Fuck, but sometimes I'm just that GOOD.

And ask me what that's worth and I'll cadge a buck off you for a cup of coffee. I'm just as much part of the 99% as the rest of y'all.

Update 10/23: I was listening to the kiddos play LEGOS and eat seaweed for breakfast (the Little Girl, anyway - anyone else have a child that likes dried nori for breakfast?) and blogreading when I came across this, from David Atkins at Hullabaloo, which is so good that I have to quote it at length. To wit:
Simply put, in the 1970s America was hit with an inflation crisis that quickly became a stagflation crisis. There were also oil shocks involved. Simulataneously, the world was becoming increasingly globalized, which made it more difficult for American corporations to compete using American labor. Finally, as Hacker and Pierson have persuasively argued, big business banded together to begin more aggressive and cohesive lobbying efforts. These four trends were devastating politically for the middle class.

American public policy on both sides of the aisle reoriented itself away from a focus on wages and toward a focus on assets. Specifically, the idea was that wage growth was dangerous because it led to core inflation in a way that asset growth did not. American foreign policy became obsessed even more than it had been with maintaining access to oil, both to prevent future oil shocks and to prevent inflationary oil spirals. Wage growth was also dangerous because it would drive increasing numbers of American corporations to employ cheaper overseas labor.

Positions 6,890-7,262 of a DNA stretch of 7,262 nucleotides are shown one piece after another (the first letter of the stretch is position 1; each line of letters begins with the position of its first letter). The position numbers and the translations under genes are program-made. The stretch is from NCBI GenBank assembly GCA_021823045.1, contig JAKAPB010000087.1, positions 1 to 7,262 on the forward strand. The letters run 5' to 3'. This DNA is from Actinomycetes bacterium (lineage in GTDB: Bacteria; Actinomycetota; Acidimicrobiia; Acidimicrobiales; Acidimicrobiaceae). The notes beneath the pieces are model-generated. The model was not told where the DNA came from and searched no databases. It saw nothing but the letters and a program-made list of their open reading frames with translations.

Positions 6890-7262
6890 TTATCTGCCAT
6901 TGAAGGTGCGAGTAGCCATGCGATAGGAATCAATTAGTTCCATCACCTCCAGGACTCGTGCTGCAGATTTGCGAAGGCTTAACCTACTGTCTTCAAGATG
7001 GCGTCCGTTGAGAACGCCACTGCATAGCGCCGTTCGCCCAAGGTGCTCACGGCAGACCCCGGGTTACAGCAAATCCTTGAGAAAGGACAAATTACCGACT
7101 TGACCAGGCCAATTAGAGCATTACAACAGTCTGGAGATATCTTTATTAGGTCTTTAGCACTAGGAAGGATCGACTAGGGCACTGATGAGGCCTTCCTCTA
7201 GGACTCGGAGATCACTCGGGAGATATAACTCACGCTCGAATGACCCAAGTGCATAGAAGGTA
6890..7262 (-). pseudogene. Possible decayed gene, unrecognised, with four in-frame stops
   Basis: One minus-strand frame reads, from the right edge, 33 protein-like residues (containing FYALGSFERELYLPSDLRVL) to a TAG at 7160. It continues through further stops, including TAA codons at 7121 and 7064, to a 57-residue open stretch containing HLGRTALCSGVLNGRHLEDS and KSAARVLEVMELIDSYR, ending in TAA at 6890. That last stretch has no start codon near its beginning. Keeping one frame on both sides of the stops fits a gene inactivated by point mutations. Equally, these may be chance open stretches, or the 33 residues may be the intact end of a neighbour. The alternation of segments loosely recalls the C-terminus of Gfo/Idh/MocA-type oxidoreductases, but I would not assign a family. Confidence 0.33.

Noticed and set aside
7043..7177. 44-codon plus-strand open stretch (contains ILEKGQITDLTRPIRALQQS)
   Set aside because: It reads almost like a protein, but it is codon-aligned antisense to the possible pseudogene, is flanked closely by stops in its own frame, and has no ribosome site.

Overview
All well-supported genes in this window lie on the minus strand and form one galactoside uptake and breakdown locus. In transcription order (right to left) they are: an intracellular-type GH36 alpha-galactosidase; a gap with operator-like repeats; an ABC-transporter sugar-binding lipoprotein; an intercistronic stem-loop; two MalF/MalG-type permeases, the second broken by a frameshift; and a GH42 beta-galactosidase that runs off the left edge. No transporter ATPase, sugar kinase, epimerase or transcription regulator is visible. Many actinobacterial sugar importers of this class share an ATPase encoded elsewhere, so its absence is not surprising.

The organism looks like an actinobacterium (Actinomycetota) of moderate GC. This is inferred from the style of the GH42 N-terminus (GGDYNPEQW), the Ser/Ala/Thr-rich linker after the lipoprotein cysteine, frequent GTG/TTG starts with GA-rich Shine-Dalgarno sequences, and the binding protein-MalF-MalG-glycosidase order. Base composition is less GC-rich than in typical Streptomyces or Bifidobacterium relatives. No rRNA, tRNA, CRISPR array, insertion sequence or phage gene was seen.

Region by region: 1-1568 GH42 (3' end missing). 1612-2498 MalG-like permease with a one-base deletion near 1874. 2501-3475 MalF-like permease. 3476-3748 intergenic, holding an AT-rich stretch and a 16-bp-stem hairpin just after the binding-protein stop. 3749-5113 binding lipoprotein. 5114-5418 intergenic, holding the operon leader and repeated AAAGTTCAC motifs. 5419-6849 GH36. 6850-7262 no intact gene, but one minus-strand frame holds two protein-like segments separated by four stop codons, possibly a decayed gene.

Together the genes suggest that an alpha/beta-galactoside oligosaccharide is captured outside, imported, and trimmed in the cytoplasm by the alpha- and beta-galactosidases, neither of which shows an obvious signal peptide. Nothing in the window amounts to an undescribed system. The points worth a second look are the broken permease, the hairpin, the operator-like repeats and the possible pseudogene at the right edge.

But that left the question of how to sustain a middle class and functional economy while slashing wages. The answer was to make more Americans "true Capitalists" in Reagan's terms. Pensions were converted to 401K plans, thus investing about half of Americans into the stock market and creating a national obsession with the health of market indices. Regular Americans were given credit cards, allowing them to take on the sorts of debt that had previously only been available to businesses. Most crucially, American policymakers did everything possible to incentivize homeownership, from programs designed to help people afford homes to major tax breaks for homeownership and much besides.

Low prices on foreign-made goods were also a policy priority. This had a dual benefit for policymakers: lower prices offset stagnant wages, while keeping core inflation low. Free trade deals were also a major centerpiece of public policy in this context. Few politicians actually believed that these deals would help increase wages and jobs in America. But what they were designed to do is keep low-cost goods coming into America, while increasing the stock value of American companies exporting goods overseas, thus raising asset values.